In the pitch-perfect tradition of the very best of Nick Hornby, Martin Amis, and Christopher Buckley comes Slab Rat, a razor-sharp, highly comic novel of lethal ambition and office politics.
Zachary Arlen Post is an up-and-coming editor at It magazine, one of the glossiest jewels in the glittery publishing crown of Versailles Publishing. The son of a well-regarded architect and an eccentric Palm Beach socialite, Zack was educated at an exclusive boarding school and has studied at Colgate, Berkeley, and Liverpool University. He is an excellent golfer and has a talent for translating Plautus from the original Latin.
Or maybe not.
He is really Allen Zachary Post, the son of a garment-center bookkeeper from Queens and a pool-supply salesman from Long Island. But for Zack, his background is too prosaic for a slightly lazy but very ambitious magazine editor who wants to move up at It. Even though Zack has concocted a background that is more in keeping with the privileged world he wants to be a part of than the truth, his ascent up the masthead has stalled: Try though he might -- and maybe he's too lazy to try that hard -- he just cannot seem to get promoted.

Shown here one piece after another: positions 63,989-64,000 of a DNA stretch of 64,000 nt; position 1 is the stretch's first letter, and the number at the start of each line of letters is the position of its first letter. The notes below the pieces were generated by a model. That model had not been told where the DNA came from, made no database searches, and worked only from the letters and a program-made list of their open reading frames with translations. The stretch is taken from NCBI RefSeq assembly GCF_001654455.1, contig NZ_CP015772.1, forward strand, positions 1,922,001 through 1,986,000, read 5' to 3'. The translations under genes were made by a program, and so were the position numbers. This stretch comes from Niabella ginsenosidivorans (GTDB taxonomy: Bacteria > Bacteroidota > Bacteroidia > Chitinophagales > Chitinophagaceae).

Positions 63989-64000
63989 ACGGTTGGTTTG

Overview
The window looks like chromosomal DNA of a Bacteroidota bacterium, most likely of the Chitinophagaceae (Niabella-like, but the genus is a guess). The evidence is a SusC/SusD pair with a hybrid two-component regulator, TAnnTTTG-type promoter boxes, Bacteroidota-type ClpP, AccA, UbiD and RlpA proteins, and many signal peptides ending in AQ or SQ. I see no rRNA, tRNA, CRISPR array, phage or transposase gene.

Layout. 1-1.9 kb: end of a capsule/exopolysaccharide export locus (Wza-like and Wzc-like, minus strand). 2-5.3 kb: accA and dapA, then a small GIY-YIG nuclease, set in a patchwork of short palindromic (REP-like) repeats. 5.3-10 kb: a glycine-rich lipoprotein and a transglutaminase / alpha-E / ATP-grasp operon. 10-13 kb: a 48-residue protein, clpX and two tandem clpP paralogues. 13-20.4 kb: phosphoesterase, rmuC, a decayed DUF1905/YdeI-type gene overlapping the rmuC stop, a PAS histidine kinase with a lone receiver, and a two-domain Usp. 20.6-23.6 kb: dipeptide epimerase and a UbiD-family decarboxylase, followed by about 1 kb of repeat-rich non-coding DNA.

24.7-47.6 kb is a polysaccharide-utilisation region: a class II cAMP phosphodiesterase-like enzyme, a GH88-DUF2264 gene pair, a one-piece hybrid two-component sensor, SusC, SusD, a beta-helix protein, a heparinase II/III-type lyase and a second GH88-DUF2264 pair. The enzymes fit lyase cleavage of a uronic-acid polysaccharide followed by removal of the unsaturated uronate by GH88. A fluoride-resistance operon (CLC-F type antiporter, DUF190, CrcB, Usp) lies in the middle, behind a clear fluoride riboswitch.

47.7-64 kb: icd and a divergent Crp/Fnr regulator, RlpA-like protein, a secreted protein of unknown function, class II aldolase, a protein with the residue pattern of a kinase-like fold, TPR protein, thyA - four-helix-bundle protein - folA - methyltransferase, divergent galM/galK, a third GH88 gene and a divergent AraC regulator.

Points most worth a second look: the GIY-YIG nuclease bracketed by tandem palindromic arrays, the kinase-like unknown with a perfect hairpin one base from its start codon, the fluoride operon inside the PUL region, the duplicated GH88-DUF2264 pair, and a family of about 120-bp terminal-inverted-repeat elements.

Enter Mark Larkin, a determined, Harvard-educated hire who understands how the corporate game is played. Mark says the right things, he lunches with the right people, and he pitches the right stories. A snob thriving in a world of snobs, he begins to get noticed, and, to Zack's dismay, is promoted quickly.
Zack realizes that something must be done. Mark Larkin must be destroyed.
To complicate his life further, Zack finds himself involved with two women. One is a cool (or is she just ice cold?) English beauty with a hyphenated last name and vague family connections to Winston Churchill. The other is an eager, sweet-natured intern whose father is the magazine's barracuda corporate counsel. Zack is torn between the style (and hyphen) of one and the good-natured substance of the other.
In Slab Rat, Ted Heller uses the magazine industry as a laboratory in which to dissect human nature. He has written a biting, outrageous story of how the rats that battle for dominance amid New York's skyscrapers -- or "slabs" -- survive and triumph, and the price they must pay to win. Full of dark comedy and a ruthless satire of office life (and death), Slab Rat is a novel rich with the wicked pleasures of the heart.